REACHing Mississippi’s future scientists

REACHing Mississippi’s future scientists

What’s the difference between a mixture and a compound?

What are the three parts of an atom? What’s a homogeneous substance? A heterogeneous substance? 

Fifth-graders at Davis International Baccalaureate (IB) Elementary in Jackson can tell you all about it. They learn about science not just from their classroom teachers, who heavily emphasize that subject, but from students in the School of Graduate Studies in the Health Sciences.

Throughout the school year, future scientists such as Kristin Shirey, a graduate student and fourth-year doctoral student in biochemistry, visit all Davis classrooms in grades 3-5 once a month for 30 minutes to reinforce ongoing science lessons by giving them a fresh, hands-on twist. 

The initiative is called Project REACH, and the kids love it. The teachers love it. And, all benefit, including Shirey, who sees herself leading a classroom on the university level after graduation.

“What kind of mixture is this?” Shirey last week asked a roomful of animated fifth-graders in Janet Wallace’s class. She held up a plastic cup filled with different sizes and brands of miniature candy bars.

“Heterogeneous!” the kids shouted in unison. “That’s because it’s not uniform,” Shirey said.

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Dr. Hayden Perkins: ‘He’s an inspiration’

There’s a huge tree growing out of the floor in Hayden Perkins’ Oxford office.

Against one wall, a bank of video game systems, mobile and standard, beckons his eager clients. A huge saltwater aquarium serves as a divider between two waiting rooms.

And as if the furniture in bright primary colors isn’t enough, original artwork and hundreds of photographs brighten the office at every twist and turn. The ceilings are vaulted. It’s airy and full of sunshine.

A large Golden Retriever patrols the halls, collecting love pats, totally unruffled by the commotion and chatter.

And on most days of the week, the Children’s Dental Center brims with 80 to 90 children, from toddlers to teens. Perkins is their pediatric dentist, and his patients come from as far north as Corinth and far south as the deep Delta.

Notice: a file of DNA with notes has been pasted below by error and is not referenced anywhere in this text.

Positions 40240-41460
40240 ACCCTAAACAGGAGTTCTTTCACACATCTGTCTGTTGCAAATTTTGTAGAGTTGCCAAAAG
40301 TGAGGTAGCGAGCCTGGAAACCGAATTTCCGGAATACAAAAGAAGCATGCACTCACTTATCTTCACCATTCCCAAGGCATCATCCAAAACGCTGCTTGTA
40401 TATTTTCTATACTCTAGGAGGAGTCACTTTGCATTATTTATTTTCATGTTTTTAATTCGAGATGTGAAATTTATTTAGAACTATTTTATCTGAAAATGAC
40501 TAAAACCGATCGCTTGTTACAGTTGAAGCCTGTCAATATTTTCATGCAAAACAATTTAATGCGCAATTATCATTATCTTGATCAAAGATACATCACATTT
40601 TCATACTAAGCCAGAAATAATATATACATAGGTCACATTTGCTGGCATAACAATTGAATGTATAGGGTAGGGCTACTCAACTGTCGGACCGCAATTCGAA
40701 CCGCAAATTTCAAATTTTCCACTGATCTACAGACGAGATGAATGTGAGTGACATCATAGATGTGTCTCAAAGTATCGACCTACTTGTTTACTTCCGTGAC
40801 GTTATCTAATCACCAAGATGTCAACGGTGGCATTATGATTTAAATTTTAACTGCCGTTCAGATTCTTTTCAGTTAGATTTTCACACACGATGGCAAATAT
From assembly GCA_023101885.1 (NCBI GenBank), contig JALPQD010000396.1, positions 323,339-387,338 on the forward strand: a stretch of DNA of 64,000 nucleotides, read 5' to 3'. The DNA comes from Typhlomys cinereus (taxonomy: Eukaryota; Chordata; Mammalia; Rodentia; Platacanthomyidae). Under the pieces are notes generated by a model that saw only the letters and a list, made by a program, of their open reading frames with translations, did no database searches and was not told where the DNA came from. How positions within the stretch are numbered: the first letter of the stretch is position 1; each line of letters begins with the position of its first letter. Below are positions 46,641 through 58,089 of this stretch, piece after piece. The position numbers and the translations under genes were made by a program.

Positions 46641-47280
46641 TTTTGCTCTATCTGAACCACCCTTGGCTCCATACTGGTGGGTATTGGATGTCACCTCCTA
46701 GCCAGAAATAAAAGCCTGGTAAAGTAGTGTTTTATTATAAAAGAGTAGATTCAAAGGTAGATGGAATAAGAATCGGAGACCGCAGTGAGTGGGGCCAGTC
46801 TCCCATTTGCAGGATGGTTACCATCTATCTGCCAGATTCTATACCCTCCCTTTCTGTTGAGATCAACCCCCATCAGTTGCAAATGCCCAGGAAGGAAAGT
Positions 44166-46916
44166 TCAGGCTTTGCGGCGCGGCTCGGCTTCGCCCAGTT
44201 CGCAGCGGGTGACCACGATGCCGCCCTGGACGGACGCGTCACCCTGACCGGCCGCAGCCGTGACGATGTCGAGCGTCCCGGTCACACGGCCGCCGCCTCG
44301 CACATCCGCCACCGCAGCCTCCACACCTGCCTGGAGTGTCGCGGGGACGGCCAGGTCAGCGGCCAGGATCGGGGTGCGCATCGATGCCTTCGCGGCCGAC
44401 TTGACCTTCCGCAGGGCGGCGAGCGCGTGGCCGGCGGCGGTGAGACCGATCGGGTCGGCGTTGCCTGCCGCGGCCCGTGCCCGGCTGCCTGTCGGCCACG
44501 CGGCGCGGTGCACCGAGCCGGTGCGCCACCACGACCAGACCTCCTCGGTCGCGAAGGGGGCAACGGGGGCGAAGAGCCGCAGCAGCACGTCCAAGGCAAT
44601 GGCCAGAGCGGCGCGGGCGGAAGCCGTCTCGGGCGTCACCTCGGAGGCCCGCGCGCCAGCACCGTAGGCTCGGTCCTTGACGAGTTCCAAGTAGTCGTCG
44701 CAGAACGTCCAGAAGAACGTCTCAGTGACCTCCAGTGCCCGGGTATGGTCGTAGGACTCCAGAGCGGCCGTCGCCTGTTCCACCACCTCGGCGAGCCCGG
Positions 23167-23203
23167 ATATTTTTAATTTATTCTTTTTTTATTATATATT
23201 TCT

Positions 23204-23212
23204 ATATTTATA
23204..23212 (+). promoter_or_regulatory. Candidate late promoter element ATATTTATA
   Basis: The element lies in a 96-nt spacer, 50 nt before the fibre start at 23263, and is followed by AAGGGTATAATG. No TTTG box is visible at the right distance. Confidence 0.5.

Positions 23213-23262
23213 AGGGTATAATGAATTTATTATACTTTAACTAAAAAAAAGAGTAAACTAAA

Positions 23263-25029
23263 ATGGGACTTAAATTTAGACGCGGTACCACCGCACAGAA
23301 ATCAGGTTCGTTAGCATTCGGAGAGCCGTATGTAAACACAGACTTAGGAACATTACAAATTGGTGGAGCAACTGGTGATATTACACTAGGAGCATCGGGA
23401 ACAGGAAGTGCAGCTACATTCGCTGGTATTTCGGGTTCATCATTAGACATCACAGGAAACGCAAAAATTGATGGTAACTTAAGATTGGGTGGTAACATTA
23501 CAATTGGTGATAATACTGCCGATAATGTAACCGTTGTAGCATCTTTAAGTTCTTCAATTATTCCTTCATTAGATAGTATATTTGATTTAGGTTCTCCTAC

His staff is crazy about him. So are his patients and their parents, especially those whose children cope with health challenges, including autism, paralysis, Down syndrome, seizure disorders and congenital heart failure.

“Special-needs parents are saints,” said Perkins, 38, a 2004 graduate of the School of Dentistry who received his undergraduate degree in biology from the University of Mississippi in 1999.

His practice includes a specialization in caring for disabled patients, and to many of those families, Perkins is likely seen as a godsend: Unlike a lot of dentists in the state, he accepts Medicaid and the state Children’s Health Insurance Program.

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Dr. Hayden Perkins: ‘He’s an inspiration’

New partnership provides powerful model for neuroscience innovation in Mississippi

New partnership provides powerful model for neuroscience innovation in Mississippi

On April 28, the Mississippi Institutes of Higher Learning approved a historic affiliation agreement between Methodist Rehabilitation Center and the University of Mississippi Medical Center.

In the months since, attention has mainly centered on the short-term impact of the agreement—consolidation of inpatient rehabilitation services at MRC and the transfer of patients and staff by Nov. 1.

But behind the scenes, visionaries from both organizations have been focusing on the long view as they consider big picture goals for the partnership. What they’ve imagined is a powerful new model for neuroscience research, education and clinical care in Mississippi.

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Blood drive, holiday parties planned for festive week

A number of interesting events is scheduled for the upcoming week at the Medical Center.

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Blood drive, holiday parties planned for festive week
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